Demographic projections have become an essential tool of national, state and local governments, international agencies, and private businesses. The first step in planning for the future is to get a picture of what the terrain is going to look like when you get there. That’s mainly what I do for clients, audiences and subscribers, and demographics provide the frame (like assembling all the straight-edge pieces of a jigsaw puzzle first). read more »
The common line used by advocates of housing affordability has been that the solution lies in “free markets”. Yet this "free market" solution does not address the fundamental problem which is really a political one.
This true fundamental problem is particularly evident here in Britain, the leader in house price inflation and housing financial bubbles since the 1970s. In their recent report Global capital markets, the McKinsey Global Institute has confirmed what has been shown in recent Demographia surveys. read more »
Barack Obama may be our first African-American president, but he’s first got to stop finding his muse in Scandinavia. With his speech for the Nobel, perhaps he’s showing some sign of losing his northern obsession.
On the campaign trail, Obama showed a poet’s sensitivity about both America’s exceptionalism and our desire to improve our country. His mantra about having “a father from Kenya and a mother from Kansas” resonated deeply with tens of millions of Americans. read more »
By Richard Reep
“A walkable city, more like… Manhattan, Chicago, or San Francisco,” is how The Miami Herald characterizes the future of Miami under Miami 21, the new form-based code adopted on October 22nd by the Miami City Commission. This seems to be the hot new dream not just of Miami, but of all cities struggling under corruption and greed, codes and regulations, with an imagined underground urbanity, yearning to breathe free. Citizens may now expect to see Miami remodeled after cities that grew before the car came, but the lyrics to The Who’s “Won’t Get Fooled Again” echo in the minds of some: “Meet the new boss…same as the old boss.” read more »
I picked up a copy of The Wall Street Journal-Europe on the concourse while boarding my Emirates Air flight from Paris to Dubai. The lead story provided an unexpected relevance to the trip – my first to Dubai. Dubai World, owned by the Dubai government, had announced a 6-month moratorium on payments of some of its $60 billion in debt. Since the announcement, stock markets have been dropping and recovering, company officials have attempted to calm borrowers and government officials have provided considerably less assurance than Dubai’s investors would have preferred. read more »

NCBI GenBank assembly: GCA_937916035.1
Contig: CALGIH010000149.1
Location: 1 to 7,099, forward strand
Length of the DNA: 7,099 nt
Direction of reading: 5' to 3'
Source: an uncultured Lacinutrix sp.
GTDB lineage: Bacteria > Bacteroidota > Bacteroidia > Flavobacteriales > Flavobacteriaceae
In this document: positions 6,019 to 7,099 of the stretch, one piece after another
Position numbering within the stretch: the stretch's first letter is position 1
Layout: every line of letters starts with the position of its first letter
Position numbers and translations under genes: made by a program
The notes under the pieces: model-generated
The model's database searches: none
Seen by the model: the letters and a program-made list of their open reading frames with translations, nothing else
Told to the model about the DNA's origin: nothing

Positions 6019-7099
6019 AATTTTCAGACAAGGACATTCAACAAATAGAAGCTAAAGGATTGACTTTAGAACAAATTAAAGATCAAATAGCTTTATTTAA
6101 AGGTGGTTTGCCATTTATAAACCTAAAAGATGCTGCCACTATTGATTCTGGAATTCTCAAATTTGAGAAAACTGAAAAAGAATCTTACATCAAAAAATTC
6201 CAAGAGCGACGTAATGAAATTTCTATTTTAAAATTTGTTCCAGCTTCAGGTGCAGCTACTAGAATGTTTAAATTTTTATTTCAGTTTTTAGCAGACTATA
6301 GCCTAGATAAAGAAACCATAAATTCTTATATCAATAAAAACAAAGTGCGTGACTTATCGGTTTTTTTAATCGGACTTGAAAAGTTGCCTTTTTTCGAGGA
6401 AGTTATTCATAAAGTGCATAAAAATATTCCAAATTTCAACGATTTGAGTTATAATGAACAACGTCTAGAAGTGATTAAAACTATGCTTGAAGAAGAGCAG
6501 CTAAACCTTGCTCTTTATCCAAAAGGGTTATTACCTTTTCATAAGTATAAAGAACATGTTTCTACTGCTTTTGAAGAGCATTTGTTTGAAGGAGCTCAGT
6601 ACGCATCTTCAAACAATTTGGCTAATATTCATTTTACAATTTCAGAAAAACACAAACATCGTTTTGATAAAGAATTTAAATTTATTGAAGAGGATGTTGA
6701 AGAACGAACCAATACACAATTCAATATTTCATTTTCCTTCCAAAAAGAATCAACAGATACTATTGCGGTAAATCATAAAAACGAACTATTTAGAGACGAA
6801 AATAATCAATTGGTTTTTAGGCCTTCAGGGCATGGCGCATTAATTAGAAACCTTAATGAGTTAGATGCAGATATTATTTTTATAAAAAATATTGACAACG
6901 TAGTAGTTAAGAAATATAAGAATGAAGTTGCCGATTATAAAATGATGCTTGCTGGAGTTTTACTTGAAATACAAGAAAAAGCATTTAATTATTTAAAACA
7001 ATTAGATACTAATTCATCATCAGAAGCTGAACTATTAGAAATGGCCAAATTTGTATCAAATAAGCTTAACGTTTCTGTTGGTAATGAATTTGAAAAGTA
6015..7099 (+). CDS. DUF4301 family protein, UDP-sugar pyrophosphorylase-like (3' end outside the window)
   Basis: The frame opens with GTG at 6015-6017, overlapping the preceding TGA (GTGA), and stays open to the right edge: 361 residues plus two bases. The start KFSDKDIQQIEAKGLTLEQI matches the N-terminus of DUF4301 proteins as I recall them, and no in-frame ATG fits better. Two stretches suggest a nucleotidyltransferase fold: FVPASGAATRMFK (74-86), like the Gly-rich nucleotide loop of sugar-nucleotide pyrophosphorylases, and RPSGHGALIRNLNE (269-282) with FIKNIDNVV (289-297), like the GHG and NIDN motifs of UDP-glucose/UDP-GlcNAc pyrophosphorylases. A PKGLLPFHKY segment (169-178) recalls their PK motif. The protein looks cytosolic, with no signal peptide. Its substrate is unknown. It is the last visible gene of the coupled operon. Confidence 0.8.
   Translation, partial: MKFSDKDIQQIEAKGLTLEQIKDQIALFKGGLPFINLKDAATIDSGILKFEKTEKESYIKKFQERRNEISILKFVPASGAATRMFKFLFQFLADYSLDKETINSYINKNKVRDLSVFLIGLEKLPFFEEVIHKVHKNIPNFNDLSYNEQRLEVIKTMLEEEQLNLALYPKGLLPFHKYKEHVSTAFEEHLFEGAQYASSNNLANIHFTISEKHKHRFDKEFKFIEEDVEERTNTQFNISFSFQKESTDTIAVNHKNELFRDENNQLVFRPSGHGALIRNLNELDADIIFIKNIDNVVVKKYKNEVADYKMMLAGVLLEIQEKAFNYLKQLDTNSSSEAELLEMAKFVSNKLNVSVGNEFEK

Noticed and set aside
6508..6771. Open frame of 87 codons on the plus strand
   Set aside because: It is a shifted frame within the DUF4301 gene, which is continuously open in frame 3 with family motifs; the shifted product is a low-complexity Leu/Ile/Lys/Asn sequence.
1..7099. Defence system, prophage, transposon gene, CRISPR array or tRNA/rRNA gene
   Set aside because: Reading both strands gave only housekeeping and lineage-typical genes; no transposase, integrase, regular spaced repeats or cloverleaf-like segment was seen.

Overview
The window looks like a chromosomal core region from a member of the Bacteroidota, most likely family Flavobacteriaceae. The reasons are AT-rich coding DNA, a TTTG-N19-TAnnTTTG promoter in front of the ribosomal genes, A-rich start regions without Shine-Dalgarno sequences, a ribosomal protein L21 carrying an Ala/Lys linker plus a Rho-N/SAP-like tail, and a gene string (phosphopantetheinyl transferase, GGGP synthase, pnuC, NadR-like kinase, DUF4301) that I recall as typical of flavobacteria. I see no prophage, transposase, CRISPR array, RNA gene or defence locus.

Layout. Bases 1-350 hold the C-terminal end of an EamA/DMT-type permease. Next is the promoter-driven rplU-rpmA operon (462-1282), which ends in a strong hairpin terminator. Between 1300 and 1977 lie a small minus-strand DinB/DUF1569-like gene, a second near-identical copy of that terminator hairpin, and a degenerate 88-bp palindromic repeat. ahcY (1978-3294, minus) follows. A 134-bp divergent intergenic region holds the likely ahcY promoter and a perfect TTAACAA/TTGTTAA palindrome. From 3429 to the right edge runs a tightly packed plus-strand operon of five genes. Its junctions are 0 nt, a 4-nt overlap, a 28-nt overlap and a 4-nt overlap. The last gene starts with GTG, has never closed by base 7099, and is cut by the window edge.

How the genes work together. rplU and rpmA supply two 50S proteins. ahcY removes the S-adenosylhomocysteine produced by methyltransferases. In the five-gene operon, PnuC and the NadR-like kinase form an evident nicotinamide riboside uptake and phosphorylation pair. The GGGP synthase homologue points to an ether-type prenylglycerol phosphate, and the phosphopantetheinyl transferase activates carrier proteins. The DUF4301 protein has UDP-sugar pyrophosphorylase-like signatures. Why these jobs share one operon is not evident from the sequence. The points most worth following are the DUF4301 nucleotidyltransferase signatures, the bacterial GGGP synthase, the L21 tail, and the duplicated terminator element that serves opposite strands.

Whatever the results of the Copenhagen conference on climate change, one thing is for sure: Draconian reductions on carbon emissions will be tacitly accepted by the most developed economies and sloughed off by many developing ones. In essence, emerging economies get to cut their "carbon" intensity--a natural product of their economic evolution--while we get to cut our throats.
The logic behind this prediction goes something like this. Since the West created the industrial revolution and the greenhouse gases that supposedly caused this "crisis," it's our obligation to take much of the burden for cleaning them up. read more »
On a hot July day in 1923 northern Montana served as the unlikely backdrop for a boxing extravaganza on the international stage. There on the plains right outside the City of Shelby, Jack Dempsey defended his World Heavyweight Boxing Championship against the hard-hitting Tommy Gibbons – the only world championship fight that Jack Dempsey ever fought that went the full fifteen rounds. read more »
Does the United States finally have its first European President in Barack Obama? Does he truly want to Europeanise the American health system and impose European-style socialism on the US? RealClearPolitics.com assures us that ‘his policies on government spending, taxation, health care and carbon emissions would all tend to bring America in line with European norms.’
It is a powerful message – or it would be were the US not already in line with European norms in nearly every way that matters. In terms of social welfare expenditure, working hours, socialized health and even military spending, the US slips snugly in place among its European counterparts. read more »
I was hired for my first Green Job, thirty-four years ago, shoveling horse stalls for a barn full of Tennessee Walking Horses. The droppings and bedding that was removed from the stables was then composted and applied to my employer’s crops in lieu of chemical fertilizers. You don’t get much greener than that! read more »
In today's parlance a "smart" city often refers to a place with a "green" sustainable agenda. Yet this narrow definition of intelligence ignores many other factors--notably upward mobility and economic progress--that have characterized successful cities in the past.
The green-only litmus test dictates cities should emulate either places with less-than-dynamic economies, like Portland, Ore., or Honolulu, or one of the rather homogeneous and staid Scandinavian capitals. In contrast, I have determined my "smartest" cities not only by looking at infrastructure and livability, but also economic fundamentals. read more »